Diary of a Novice Scholar – Deus Ex Machina Conference Review

Quinn Edwards (University of the Sunshine Coast)


Having attended the incredible and thought-provoking Deus Ex Machina Conference, and having witnessed the level and complexity of arguments and presentations, I was left wondering what right I had as a scholar in the infancy of my study to review such a symposium. Having said that, any perspective can provide unique insight, and so it is with this disclaimer that my review of the conference will not comprise a strict re-iteration of one particular panel, and will rather extrapolate on the impression of the conference from the perspective of a first-time conference attendee and presenter.


I would like to begin by highly commending the organisation and execution of the HDR Day. The day truly set the tone for the rest of the conference, with the academic panels providing not only an incredible standard of scholarly professional conduct to aspire towards, yet also imparting great insight on method, practice and publishing. The highlight of the day for me was the mentoring session, where HDR students were grouped with seasoned academics to provide a more intimate and in-depth discussion on questions that had been raised throughout the day. The conversations fostered in that private session left me with a huge dose of inspiration, articles to read, and gratitude at the welcoming and engaging nature of the LLHAA community.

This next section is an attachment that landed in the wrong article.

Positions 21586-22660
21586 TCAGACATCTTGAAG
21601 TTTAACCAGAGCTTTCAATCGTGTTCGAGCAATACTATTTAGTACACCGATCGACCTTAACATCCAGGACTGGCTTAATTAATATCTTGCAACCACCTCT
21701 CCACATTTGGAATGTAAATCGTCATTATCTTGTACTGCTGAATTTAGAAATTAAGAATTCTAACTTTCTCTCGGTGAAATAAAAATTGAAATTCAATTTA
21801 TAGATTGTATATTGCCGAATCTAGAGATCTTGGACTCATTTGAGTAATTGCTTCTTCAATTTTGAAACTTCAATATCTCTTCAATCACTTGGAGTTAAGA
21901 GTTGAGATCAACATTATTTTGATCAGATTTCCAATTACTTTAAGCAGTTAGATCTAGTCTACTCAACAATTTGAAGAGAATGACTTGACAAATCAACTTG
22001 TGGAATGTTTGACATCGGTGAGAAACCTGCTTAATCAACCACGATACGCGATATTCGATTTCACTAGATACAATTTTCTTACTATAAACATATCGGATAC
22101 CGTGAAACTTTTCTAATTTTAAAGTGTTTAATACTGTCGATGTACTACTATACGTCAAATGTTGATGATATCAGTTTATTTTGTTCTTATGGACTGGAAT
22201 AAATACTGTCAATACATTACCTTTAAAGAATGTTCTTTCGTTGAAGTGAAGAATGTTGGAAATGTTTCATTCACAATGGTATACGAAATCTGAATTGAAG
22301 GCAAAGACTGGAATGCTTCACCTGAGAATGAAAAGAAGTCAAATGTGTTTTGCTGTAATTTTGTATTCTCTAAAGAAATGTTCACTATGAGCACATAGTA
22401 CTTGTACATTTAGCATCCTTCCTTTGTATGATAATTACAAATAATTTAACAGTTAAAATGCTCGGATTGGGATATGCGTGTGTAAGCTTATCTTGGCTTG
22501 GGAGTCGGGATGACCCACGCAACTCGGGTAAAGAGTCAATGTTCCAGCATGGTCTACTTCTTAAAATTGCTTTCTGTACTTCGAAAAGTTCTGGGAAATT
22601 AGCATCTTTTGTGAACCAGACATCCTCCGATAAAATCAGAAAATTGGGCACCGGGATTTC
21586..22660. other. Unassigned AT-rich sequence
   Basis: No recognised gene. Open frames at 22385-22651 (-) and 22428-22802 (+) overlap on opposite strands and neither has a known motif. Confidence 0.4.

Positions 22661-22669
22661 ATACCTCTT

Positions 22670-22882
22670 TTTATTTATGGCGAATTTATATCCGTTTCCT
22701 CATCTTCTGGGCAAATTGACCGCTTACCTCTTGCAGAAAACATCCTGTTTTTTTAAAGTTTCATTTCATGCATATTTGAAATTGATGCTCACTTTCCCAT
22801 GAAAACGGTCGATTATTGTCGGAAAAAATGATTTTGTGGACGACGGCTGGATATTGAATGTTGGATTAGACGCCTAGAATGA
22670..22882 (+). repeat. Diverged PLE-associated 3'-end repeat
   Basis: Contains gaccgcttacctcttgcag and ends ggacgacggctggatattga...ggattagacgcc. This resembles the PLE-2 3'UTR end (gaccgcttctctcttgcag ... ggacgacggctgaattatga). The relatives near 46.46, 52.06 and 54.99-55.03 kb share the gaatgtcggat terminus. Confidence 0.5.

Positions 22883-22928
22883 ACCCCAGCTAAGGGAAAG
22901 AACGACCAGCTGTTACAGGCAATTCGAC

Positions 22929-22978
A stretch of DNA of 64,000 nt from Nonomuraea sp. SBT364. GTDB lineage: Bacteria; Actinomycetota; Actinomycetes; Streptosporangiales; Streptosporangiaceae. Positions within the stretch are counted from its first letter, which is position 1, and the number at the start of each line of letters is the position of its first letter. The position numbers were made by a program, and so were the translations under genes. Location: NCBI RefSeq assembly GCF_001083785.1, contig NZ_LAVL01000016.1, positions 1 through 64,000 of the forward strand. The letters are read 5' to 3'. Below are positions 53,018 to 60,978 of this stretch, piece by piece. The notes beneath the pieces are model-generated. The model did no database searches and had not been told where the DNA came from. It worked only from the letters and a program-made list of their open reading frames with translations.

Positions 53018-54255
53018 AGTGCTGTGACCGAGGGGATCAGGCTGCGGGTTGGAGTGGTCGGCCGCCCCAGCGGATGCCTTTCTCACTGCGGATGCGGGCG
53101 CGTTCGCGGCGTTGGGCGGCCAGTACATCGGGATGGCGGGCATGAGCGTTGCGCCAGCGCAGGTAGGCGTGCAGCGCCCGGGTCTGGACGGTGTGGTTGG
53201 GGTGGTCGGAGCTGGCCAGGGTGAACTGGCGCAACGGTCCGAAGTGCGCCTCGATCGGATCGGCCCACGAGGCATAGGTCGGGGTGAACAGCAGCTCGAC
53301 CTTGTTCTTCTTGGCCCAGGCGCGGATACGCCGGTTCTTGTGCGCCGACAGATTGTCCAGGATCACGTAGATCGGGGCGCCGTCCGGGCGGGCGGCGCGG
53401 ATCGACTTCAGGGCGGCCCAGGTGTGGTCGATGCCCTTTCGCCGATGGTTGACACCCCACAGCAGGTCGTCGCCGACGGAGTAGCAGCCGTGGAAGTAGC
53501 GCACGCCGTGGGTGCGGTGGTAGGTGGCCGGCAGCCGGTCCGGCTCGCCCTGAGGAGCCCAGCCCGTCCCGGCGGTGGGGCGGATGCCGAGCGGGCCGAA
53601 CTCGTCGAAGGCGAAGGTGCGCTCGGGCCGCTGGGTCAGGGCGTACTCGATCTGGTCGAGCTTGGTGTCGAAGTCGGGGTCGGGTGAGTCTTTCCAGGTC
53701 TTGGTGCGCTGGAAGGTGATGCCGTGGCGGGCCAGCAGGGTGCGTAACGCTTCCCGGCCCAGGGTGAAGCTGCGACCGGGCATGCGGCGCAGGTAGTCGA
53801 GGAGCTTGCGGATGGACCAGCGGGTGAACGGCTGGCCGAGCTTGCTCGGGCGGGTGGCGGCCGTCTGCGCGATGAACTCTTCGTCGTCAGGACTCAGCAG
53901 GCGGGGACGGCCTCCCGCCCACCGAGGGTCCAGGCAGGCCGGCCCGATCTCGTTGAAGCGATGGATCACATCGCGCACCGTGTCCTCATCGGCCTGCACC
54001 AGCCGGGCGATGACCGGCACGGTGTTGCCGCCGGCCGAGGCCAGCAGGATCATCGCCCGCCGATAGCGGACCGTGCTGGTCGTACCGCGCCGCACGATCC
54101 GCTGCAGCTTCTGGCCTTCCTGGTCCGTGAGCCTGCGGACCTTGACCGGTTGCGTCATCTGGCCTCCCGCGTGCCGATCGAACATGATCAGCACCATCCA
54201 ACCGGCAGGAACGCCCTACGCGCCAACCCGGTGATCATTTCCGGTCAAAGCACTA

After a night of practising and tinkering with my slides, my conference stream was the first on the first day following the evocative keynote. The nerves of trying to follow such a polished presentation were not ameliorated by the quality of the presentations in my stream: ‘Jurisprudence of the Future: Speculative Subjects and Fantastic Personhood’. It was a privilege to present among such talented academics working on projects that were so relevant to my own, and the insightful questions and feedback – both constructive and positive – made me very glad that I had taken the leap in presenting.


The rest of the conference seemed to pass in a flash, with fascinating streams, really engaging social events, then going along to be enchanted by the presentation of a friend that you had only met the day or night before. Again, I would like to emphasise the collegiality that made me feel so instantly at home, and commend the LLHAA on bringing together a collection of such knowledgeable and generous people. The Deus Ex Machina conference as given me a taste of the highlights of scholarly life, and has left me wanting more. My biggest piece of advice to any aspiring or commencing HDR students would be to put yourself out there and truly get involved in everything that conferences like this have to offer. I myself cannot wait for the next one.